23andMe vs the FDA

Dear all,

Many of you know probably know that www.23andMe.com offers completely free of charge genetic analyses for PwP (they sell their services for all others).

I have used them and really liked their services.  It was both highly professional and gave me a practical insight that I'm using in my "fight" against PD.  It was also totally free of charge for PwP and extremelly simple & practical to use (you register on-line; they send you a test tube free of charge pack by international UPS; you put some of your saliva in the test tube and send back to them by prepaid/free of charge international UPS; a couple of weeks later you see your results on-line showing your genetic propensity of having certain diseases compared with the normal population; they also show you some cute info about your likely traits and ancestry).

In my case, I realised through their results that I seem to have a higher-than-average genetic propensity for a certain number of diseases that all seem to involve some sort of inflammation in the gastro-intestinal tract.  As I've also seen lots of research pointing to links between inflammation and PD, I have been focusing on that a lot and have now learned various ways to control inflammation and to control at least one mechanism between inflammation and PD.  I don't know if this will ultimately yield significant benefits for my PD, but hey, trying to at least control one possible cause is a lot better than just managing symptoms - which is all that neuros can do today.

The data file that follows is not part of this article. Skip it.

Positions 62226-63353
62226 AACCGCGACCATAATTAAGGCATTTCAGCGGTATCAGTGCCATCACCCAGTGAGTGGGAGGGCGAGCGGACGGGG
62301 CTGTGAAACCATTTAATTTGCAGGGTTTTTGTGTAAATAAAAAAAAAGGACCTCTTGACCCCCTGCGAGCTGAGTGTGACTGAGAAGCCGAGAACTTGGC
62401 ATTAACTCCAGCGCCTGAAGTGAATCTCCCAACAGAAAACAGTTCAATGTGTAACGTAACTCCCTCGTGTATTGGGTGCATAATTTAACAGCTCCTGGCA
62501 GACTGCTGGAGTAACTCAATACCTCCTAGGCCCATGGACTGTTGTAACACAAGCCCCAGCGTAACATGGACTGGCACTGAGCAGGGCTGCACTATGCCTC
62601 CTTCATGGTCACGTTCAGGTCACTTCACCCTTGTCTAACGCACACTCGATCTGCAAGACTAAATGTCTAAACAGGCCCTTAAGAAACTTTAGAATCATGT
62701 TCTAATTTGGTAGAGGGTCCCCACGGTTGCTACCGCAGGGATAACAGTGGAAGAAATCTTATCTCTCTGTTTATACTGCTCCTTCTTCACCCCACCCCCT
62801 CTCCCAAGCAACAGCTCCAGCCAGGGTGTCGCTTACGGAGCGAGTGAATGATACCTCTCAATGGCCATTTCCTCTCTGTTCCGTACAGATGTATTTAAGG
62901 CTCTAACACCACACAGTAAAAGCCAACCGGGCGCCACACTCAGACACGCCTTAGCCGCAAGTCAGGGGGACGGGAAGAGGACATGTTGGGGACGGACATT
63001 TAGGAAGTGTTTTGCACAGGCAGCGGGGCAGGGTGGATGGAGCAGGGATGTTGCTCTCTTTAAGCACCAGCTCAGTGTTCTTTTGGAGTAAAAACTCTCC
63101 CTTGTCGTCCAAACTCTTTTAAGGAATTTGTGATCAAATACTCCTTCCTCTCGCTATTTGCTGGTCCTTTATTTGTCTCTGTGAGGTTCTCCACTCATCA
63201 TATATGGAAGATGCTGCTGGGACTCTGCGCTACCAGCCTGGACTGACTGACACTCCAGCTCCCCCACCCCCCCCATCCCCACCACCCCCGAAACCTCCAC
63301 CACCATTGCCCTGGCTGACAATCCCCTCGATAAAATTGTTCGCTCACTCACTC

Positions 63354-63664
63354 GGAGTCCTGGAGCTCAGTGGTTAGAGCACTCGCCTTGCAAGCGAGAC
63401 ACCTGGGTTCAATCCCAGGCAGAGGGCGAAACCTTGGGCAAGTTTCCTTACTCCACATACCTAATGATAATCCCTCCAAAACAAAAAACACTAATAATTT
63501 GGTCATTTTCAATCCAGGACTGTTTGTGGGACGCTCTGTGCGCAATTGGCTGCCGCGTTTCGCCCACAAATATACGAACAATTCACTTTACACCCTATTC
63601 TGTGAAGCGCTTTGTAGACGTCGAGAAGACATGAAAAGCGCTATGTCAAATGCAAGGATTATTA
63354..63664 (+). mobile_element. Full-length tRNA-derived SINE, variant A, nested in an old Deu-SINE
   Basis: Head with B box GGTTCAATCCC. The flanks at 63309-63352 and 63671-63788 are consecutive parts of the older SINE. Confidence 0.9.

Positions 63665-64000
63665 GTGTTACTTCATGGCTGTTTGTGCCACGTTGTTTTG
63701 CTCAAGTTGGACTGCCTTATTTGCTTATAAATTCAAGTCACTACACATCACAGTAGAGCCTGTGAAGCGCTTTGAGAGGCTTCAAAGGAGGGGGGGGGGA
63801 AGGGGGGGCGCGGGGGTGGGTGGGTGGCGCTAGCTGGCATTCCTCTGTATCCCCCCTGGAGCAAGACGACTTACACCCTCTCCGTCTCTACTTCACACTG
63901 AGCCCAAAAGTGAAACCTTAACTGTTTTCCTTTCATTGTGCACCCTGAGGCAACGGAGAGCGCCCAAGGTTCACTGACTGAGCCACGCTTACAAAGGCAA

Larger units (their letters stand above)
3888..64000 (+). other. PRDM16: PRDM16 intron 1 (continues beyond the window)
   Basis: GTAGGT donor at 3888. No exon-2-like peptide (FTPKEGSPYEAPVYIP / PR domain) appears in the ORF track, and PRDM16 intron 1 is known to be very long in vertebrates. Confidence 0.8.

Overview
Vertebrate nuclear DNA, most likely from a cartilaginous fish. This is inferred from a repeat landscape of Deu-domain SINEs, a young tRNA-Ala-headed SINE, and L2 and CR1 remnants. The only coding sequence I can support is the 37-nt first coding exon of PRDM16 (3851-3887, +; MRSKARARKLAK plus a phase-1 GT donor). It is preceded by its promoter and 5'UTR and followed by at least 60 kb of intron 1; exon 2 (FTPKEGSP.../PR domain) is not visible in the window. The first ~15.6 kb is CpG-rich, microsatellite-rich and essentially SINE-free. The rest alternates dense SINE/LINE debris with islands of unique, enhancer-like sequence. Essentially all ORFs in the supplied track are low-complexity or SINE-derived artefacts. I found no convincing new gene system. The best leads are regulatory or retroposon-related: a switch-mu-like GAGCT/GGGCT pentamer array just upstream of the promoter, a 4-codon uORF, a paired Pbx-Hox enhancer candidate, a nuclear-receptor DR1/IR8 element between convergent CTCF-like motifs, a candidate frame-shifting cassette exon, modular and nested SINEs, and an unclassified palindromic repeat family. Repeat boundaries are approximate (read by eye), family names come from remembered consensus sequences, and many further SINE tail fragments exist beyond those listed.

Now, the US FDA (Federal Drugs Adminstration) is throwing needless bureaucracy at 23andMe and they will have to stop providing genetic-based reports on how likely you are to have certain diseases (at least until they spend millions to meet all the ridiculous administrative hurdles that the FDA will feel like throwing at them).  This is really a shame as it prevents people from having access to potentially invaluable information for free.

From my side, I signed a petition to the white house to ask them to tell the FDA to stop this nonsense (https://petitions.whitehouse.gov/petition/overrule-fdas-decision-bar-23andme-selling-their-potentially-life-saving-diagnostic-kits/96BRCYNB) and sent an e-mail to the FDA commissioner that is leading this action ([email protected]) explaining how important 23andMe can be for PwP and asking her to stop what she's doing.  I'm not sure if her e-mail address above is correct or if it will ever get to her.

These people at 23andMe are doing a lot for PwP (for free) - I believe they deserve our support!

Warm regards to all,


I have used the free 23andme test , i am not technically minded so do not fully understand the health report ,i am seeing a doctor with a special interest in genetics soon as both myself and my mother have pd , i know my report listed a few genes but i do not not understand them

Hi Shelly,

I don't have a clue about genotypes either, but I find that getting some basic results is pretty doable for anyone.  In case it might be of help, here's a quick "how to":

Once you log in, click on "My Results" (on the top of the screen) then select "Health Risks".  This will display the list of all the diseases they know and how you score in each one of them.   The first ones they show you are the ones you have an "Elevated risk" (higher than average), then they show you the "Decreased risk" ones and finally the ones the "Typical risk".  For each disease (i.e., each line), they show you the following info: